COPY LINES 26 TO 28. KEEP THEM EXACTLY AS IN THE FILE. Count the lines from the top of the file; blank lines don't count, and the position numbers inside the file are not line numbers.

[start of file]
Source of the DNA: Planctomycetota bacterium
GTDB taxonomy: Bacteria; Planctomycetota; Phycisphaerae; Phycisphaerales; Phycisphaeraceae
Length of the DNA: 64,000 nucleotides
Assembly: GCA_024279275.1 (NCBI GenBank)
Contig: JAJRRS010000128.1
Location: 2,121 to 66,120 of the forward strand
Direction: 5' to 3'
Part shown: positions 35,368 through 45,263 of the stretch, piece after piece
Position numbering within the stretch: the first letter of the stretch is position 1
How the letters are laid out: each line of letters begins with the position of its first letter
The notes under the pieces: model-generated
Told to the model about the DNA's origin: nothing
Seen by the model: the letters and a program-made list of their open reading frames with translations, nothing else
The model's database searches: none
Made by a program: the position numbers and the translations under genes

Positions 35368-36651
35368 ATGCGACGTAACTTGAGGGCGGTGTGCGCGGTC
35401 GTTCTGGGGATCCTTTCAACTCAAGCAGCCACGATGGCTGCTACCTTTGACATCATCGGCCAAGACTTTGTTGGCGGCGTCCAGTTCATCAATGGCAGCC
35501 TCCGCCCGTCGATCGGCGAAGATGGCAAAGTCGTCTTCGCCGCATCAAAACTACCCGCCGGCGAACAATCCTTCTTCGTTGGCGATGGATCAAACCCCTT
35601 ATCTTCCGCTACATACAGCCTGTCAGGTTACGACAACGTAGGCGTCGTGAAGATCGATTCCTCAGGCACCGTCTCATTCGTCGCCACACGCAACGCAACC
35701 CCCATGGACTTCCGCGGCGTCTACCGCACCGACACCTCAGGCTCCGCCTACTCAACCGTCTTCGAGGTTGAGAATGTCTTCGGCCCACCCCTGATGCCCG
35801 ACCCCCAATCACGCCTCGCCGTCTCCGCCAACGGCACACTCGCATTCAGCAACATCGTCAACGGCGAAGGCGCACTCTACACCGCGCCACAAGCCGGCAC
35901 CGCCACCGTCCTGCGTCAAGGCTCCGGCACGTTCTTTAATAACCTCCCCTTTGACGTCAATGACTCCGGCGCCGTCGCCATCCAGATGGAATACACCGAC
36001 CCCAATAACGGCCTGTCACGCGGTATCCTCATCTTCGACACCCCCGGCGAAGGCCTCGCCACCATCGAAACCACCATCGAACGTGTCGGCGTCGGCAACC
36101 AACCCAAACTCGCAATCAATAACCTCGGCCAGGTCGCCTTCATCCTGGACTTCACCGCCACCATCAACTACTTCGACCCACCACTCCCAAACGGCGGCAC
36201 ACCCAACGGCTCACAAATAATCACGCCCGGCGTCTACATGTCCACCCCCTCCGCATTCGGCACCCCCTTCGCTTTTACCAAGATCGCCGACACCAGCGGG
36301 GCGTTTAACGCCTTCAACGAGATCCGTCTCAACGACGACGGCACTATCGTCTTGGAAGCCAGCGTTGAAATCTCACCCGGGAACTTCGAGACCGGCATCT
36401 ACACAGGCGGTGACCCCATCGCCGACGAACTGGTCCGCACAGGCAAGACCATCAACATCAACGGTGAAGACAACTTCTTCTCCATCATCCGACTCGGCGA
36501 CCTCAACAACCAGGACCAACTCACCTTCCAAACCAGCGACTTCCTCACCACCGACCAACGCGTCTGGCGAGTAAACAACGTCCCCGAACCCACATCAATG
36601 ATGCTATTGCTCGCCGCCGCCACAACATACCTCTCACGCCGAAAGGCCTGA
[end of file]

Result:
36201 ACCCAACGGCTCACAAATAATCACGCCCGGCGTCTACATGTCCACCCCCTCCGCATTCGGCACCCCCTTCGCTTTTACCAAGATCGCCGACACCAGCGGG
36301 GCGTTTAACGCCTTCAACGAGATCCGTCTCAACGACGACGGCACTATCGTCTTGGAAGCCAGCGTTGAAATCTCACCCGGGAACTTCGAGACCGGCATCT
36401 ACACAGGCGGTGACCCCATCGCCGACGAACTGGTCCGCACAGGCAAGACCATCAACATCAACGGTGAAGACAACTTCTTCTCCATCATCCGACTCGGCGA